JEDDAH, Saudi Arabia (Reuters) – Saudi Arabia’s Energy Minister Khalid al-Falih said on Saturday that OPEC will be responsive to the oil market’s needs, but that he was not sure there is an oil shortage with data, particularly from the United States, still showing inventories building.
Saudi Minister of Energy Khalid al-Falih speaks during financial sector conference in Riyadh, Saudi Arabia April 24, 2019. REUTERS/Stringer.
Speaking in Jeddah ahead of a ministerial panel gathering on Sunday by top OPEC and non-OPEC producers, including Saudi Arabia and Russia, Falih told Reuters OPEC will not decide on output until late June when the group is due to meet.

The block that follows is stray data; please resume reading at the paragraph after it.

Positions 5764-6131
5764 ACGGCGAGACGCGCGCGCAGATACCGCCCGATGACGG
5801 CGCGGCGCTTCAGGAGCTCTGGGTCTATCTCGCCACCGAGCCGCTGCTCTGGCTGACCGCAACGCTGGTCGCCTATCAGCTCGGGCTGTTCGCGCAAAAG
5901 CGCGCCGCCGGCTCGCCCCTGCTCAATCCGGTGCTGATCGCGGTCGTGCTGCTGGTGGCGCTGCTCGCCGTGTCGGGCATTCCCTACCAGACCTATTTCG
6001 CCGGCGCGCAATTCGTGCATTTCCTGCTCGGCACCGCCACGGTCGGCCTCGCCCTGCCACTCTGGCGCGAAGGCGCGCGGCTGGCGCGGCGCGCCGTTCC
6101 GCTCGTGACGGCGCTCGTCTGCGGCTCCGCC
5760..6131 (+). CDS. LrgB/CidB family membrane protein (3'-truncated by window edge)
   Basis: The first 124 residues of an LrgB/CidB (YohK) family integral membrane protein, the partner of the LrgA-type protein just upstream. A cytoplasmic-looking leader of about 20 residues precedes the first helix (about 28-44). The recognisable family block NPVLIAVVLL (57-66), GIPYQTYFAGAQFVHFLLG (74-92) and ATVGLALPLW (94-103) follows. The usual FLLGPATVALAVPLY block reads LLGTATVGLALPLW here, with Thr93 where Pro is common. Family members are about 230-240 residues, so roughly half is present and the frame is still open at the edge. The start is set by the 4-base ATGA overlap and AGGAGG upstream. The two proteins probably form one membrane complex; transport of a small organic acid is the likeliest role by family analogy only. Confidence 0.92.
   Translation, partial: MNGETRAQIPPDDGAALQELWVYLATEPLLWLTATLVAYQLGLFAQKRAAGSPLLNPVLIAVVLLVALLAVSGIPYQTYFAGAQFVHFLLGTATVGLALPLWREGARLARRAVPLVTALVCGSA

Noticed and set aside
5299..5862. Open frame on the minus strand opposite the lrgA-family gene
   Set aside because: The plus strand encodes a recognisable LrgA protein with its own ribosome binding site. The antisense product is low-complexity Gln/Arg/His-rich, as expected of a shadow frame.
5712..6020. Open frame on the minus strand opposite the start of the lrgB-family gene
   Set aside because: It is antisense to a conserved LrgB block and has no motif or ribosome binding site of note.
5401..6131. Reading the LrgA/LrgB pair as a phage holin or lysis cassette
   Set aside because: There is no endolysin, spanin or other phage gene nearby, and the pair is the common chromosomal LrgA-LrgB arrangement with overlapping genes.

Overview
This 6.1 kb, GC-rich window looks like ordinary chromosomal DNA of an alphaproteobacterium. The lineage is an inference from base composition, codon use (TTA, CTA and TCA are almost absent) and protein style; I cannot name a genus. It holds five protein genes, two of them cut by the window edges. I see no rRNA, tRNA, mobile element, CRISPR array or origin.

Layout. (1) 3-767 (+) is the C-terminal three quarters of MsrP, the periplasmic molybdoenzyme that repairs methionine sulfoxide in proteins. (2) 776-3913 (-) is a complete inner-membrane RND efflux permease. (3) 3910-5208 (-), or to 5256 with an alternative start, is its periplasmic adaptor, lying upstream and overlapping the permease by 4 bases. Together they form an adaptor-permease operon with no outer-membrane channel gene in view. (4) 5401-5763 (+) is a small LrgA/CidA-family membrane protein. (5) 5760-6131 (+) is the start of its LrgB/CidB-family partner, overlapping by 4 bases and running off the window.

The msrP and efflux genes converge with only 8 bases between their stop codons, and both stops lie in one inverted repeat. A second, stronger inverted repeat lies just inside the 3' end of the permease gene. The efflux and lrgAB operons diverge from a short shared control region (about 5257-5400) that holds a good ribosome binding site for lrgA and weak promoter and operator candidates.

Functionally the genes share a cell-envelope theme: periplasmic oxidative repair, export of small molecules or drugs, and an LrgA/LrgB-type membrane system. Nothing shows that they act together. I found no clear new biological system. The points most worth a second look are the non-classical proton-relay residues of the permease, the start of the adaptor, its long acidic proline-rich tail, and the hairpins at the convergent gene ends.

The Organization of the Petroleum Exporting Countries (OPEC), Russia and other non-OPEC producers have agreed to reduce output by 1.2 million barrels per day (bpd) from Jan. 1 for six months, a deal designed to stop inventories building up and weakening prices.
“We will be flexible. We are going to do the right thing as we always do,” Falih said of any decision at the meeting in June on continuing the reductions.
Falih said OPEC is guided by two main principles: “One to keep the market in its direction towards balancing and inventories back to normal level. And two to be responsive to market needs. We will strike the right balance I am sure.”
OPEC’s agreed share of the cuts is 800,000 bpd, but its actual reduction is far larger due to the production losses in Iran and Venezuela. Both are under U.S. sanctions and exempt from the voluntary reductions under the OPEC-led deal.